Graduating seniors who will receive their degrees in May can “shout out” to those who have helped them throughout their college experiences through Sam Houston State University’s commencement Instagram project.
The project allows students to thank a parent, teacher or friend, or even recall a great senior-year experience, by having a friend take a photo of them on campus and then submitting it to the university’s Marketing and Communications Department.
Photos should be uploaded to Instagram using hashtag #SHSUGrad13 with a short, 140-character shout out. The deadline for submissions is April 23 by 5 p.m. Photos of graduates can also be submitted by friends and family members and should be accompanied by the graduate’s name and the 140-character shout out.
“Unfortunately, the excitement and pride of having a physical yearbook is a thing of the past, so we're giving graduating seniors the opportunity to document their university experience through their own words and photos,” said Bruce O’Neal, director of SHSU Marketing and Communications. “We think it's a personal touch and more intimate portrayal of themselves, than having someone take static photos against a backdrop.
“Through Instagram and the power of mobile uploads, students can find their favorite place on campus and choose their own photo they wish to share with others, while at the same time giving thanks and honor to those who've helped them achieve their goals,” he said.
Those without Instagram on their phones can submit photos and short messages by email to firstname.lastname@example.org.
Photo submissions will be used in a video on the days of graduation, May 10-11, before each ceremony.
Submissions will also be verified by the Registrar’s Office to ensure the student has registered for graduation.
For more information, contact O’Neal at 936.294.1833 or email@example.com.
The SHSU clarinet studios of Patricia Card and Dmitry Perevertailenko will come together to present their annual Clarinet Studio Recital on Wednesday (March 27), at 7:30 in the Gaertner Performing Arts Center Recital Hall.
The program will open with Perevertailenko and faculty member Kaju Lee performing “Flight of the Bumble Bee,” by Rimsky-Korsakov, followed by a number of performances by students in small chamber groups and clarinet choir, according to Card.
Among the pieces that will be featured by student performers are “Crosstalk,” a “very contemporary piece” by English composer Richard Rodney Bennett, played by Miguel Morales and Deanna Mireles; and “Trio Quebecois,” a “light-hearted work” by Lucio Agostini, played by Brittany Flowers, Brittany Muoz and Andres Guerra, Card said.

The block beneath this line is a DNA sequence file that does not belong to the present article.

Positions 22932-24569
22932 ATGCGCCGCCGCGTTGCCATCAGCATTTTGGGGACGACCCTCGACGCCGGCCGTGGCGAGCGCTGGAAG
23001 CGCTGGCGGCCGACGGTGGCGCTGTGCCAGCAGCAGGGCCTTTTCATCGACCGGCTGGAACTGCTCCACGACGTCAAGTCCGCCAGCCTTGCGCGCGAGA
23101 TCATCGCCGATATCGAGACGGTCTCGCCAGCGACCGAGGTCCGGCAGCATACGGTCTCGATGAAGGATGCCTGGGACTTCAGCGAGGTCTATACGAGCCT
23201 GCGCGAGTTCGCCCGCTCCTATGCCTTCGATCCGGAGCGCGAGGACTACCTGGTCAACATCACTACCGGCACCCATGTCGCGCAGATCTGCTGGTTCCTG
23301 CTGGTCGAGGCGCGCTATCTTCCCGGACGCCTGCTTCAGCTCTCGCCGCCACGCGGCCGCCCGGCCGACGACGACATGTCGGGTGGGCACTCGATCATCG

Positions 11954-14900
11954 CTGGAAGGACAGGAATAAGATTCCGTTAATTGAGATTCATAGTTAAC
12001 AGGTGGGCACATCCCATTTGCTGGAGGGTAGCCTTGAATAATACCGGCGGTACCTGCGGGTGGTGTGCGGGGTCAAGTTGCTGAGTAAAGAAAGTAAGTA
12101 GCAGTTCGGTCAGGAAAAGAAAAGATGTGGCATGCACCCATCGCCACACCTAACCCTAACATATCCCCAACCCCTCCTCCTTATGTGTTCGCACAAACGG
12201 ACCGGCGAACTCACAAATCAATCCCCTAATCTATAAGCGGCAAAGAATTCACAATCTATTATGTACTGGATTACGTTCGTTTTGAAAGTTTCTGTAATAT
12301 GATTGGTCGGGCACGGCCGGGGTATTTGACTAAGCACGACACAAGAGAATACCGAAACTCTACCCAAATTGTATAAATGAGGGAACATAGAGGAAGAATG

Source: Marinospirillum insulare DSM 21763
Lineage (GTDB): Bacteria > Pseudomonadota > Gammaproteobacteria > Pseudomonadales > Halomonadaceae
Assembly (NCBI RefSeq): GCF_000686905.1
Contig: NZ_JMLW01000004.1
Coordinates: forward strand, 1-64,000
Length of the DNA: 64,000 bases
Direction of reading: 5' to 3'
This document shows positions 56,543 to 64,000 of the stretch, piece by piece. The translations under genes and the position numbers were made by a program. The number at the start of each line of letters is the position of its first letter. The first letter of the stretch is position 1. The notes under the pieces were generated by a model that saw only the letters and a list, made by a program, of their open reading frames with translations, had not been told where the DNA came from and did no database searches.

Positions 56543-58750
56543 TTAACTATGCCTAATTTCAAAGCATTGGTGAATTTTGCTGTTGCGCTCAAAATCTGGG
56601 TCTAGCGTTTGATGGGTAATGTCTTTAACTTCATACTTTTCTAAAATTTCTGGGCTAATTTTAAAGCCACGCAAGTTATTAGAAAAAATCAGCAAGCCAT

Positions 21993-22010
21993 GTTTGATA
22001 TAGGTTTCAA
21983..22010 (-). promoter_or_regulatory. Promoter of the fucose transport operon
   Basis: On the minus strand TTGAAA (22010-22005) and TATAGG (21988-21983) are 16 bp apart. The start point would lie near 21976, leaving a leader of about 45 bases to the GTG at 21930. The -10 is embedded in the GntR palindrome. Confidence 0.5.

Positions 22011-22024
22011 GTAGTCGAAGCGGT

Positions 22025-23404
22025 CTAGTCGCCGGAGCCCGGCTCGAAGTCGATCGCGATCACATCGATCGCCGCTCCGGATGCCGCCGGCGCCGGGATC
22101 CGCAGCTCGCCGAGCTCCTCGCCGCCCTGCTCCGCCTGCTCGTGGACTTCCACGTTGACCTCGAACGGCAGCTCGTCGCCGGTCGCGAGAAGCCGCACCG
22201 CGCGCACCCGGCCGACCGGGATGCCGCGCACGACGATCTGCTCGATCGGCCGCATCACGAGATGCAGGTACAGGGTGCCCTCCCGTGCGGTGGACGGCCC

Tunes will also include “Suite,” by Arnold Cooke, a “fun, quick-paced work with some very modern harmonies,” played by Stephanie Lemon, Taylor Hussey and Madison Voltin; and Alfred Uhl's “Divertimento,” a “serious and demanding work for clarinet quartet,” played by Stefan Murat, Cori Reebenacker, Bethany Lee and Lauren Hansen.
The final three selections will be performed by the clarinet choir, which includes E-flat clarinets, B-flat clarinets, bass clarinets and the contra-alto clarinet.
They will perform a jazz-influenced work by Sammy Nestico, an arrangement of “Irish Tune” by Percy Grainger (based on the tune "Oh Danny Boy") and “Overture” from the “Marriage of Figaro” by Mozart.
“There will be lots of variety and lots of fun,” Card said.
The concert is free and open to the public.
For more information, call the School of Music at 936.294.1360.
|An image of a work by SHSU alumna Julia Six, who will return to campus to share her art, and the art of some of her post-baccalaureate peers, for "Emerging Perspectives in Clay," an exhibit that will be on display in the LSC Gallery March 25-29. —Submitted photo|
Sam Houston State University’s Lowman Student Center Gallery will highlight some “Emerging Perspectives in Clay” by bringing in the work of the advanced ceramic students from The University of Colorado at Boulder for an exhibit that will begin Monday (March 25).
The exhibit will be on display through Friday (March 29) and will include a reception on Monday, from 6-7:30 p.m. in the LSC Gallery.
“Emerging Perspectives in Clay” will feature the work of Tara Booth, Susan Walicki, Erica Green, Taylor Wong, Molly Berger and Julia Six, an SHSU alumna who is currently enrolled in the post-baccalaureate program in ceramics at CU Boulder and will curate the exhibition.
“The work in the exhibition explores different ways clay may be utilized from beautifully detailed vessels to installation-based works,” said Annie Strader, SHSU assistant professor of art. “Each artist brings his/her own perspective on the material of clay and the process of ceramics.”